Reps enlist Reagan to sell gas tax hike

Reps enlist Reagan to sell gas tax hike
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A bipartisan pair of House members are using former President Reagan to build support for a potential increase in the federal gas tax.

The tax, which pays for federal transportation projects, was increased in 1982, just two years into the Reagan administration, which remains very popular with modern conservatives. 

It has not changed since 1993, four years after Reagan left office.

Reps. Earl BlumenauerEarl BlumenauerOverdue progress on costs of trade to workers, firms, farmers and communities Framing our future beyond the climate crisis Reforming marijuana laws before the holidays: A three-pronged approach MORE (D-Ore.) and Tom PetriThomas (Tom) Evert PetriKeep our elections free and fair Break the cycle of partisanship with infant, child health care programs Combine healthcare and tax reform to bring out the best in both MORE (R-Wis.) will spotlight Reagan’s support for the 1982 gas tax increase in a press conference on Wednesday, their offices announced on Monday. 


“Democratic Congressman Earl Blumenauer and Republican Congressman Tom Petri will stand together on the one year anniversary of Blumenauer’s introduction of the UPDATE Act (HR 3636), which would increase the gas tax by fifteen cents over 3 years and tie it to inflation,” the lawmakers offices said in a statement. 

“The two Congressmen will be joined by the words and image of former President Ronald Reagan, who spoke eloquently on the need for Congress to raise the gas tax in 1982,” the statement continued. “At that point, Congress did raise the gas tax, and did again in 1993, but has not done so in the subsequent 21 years, leaving it with greatly diminished purchasing power. Blumenauer and Petri will speak on the need for Congress to immediately enact this modest increase to adjust for modern times, and on the necessity of repairing our nation’s crumbling transportation infrastructure.”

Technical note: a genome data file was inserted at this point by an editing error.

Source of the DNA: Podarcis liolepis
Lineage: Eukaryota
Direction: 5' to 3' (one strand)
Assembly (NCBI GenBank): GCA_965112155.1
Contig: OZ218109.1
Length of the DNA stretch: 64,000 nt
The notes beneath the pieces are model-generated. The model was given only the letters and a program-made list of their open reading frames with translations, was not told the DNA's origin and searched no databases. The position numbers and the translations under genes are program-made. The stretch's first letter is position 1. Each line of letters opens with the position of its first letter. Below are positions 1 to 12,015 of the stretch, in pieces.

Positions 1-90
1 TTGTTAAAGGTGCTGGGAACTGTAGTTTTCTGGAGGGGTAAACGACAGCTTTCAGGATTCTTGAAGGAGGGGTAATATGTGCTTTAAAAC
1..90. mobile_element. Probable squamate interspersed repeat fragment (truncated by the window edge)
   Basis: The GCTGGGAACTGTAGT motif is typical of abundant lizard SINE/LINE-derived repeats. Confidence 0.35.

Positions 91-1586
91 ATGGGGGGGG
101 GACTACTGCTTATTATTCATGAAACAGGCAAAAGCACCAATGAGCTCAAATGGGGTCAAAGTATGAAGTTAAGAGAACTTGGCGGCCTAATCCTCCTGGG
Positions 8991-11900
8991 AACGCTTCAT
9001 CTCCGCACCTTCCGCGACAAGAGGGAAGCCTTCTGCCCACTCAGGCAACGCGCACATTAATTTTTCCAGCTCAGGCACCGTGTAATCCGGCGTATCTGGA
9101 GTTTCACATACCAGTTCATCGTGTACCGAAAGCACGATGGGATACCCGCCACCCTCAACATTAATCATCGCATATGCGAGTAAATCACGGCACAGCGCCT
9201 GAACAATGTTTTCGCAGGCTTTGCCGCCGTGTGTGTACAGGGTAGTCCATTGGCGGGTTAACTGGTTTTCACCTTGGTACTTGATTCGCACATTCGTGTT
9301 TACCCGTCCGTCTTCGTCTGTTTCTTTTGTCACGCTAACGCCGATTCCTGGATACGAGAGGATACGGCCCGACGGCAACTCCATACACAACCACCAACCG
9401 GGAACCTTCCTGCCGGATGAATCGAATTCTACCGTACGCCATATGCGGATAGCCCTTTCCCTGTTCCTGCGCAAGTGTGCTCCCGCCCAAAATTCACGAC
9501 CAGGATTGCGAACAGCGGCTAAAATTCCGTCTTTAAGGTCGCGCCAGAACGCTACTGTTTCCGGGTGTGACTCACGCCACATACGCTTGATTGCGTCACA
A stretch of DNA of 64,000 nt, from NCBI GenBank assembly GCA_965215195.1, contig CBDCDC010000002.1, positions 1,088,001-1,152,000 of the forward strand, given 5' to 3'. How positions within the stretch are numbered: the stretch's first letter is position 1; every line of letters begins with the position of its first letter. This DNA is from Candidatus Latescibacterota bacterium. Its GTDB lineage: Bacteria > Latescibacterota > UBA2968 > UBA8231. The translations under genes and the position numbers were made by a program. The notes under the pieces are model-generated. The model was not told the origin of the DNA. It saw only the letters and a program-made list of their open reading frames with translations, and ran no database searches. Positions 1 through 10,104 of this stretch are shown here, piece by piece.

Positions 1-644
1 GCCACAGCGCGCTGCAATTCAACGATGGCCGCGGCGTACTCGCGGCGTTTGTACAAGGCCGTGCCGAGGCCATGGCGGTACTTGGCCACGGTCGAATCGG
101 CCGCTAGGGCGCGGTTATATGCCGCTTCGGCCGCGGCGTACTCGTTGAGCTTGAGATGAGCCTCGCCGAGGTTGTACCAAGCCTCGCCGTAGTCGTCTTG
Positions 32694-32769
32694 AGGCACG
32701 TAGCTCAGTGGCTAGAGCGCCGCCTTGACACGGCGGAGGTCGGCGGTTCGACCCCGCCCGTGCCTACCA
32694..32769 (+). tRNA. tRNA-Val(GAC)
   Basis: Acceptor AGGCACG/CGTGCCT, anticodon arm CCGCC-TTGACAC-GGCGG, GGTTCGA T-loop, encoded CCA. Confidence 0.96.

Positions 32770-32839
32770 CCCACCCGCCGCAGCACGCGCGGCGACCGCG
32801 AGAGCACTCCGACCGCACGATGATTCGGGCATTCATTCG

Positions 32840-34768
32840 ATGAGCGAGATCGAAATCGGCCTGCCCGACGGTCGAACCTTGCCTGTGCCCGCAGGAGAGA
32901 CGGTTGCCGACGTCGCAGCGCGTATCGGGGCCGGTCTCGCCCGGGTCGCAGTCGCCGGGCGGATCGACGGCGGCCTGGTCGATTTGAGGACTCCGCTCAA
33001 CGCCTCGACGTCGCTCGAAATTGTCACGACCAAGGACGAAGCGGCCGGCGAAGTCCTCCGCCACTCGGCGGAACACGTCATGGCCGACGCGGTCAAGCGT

The gas tax, which is currently 18.4 cents per gallon, pre-dates the development of the Interstate Highway System. It has been the primary source for federal transportation projects since its creation in the 1930s. 

Receipts from the tax have been outpaced by transportation expenses by about $16 billion annually in recent years as construction costs have risen and cars have become more fuel efficient. 

The current level of federal transportation spending is about $50 billion per year, but the gas tax only brings in about $34 billion annually at its current rate. 

Lawmakers have turned to other areas of the federal budget in recent years to close the gap in lieu of asking drivers to pay more at the pump, but critics say the temporary bandages are contributing to a weakened national infrastructure. 

Congress had a chance to pass a multi-year transportation funding package earlier this year, but lawmakers could not agree on a way to pay for more than a couple of months' worth of projects, resulting in a temporary extension that lasts only until May 2015. 

The nearly $11 billion measure, which reauthorized the collection of the gas tax but did not increase it, was intended only to prevent a bankruptcy in the Department of Transportation’s Highway Trust Fund. 

The trust fund had been scheduled to run out of money in September without congressional action. 

Transportation advocates have suggested that the current lame-duck session would be the best time for lawmakers to raise the gas tax because it would be more politically viable than it would be during the next Congress. But lawmakers have shown little appetite for tackling the proposed hike before the end of the year.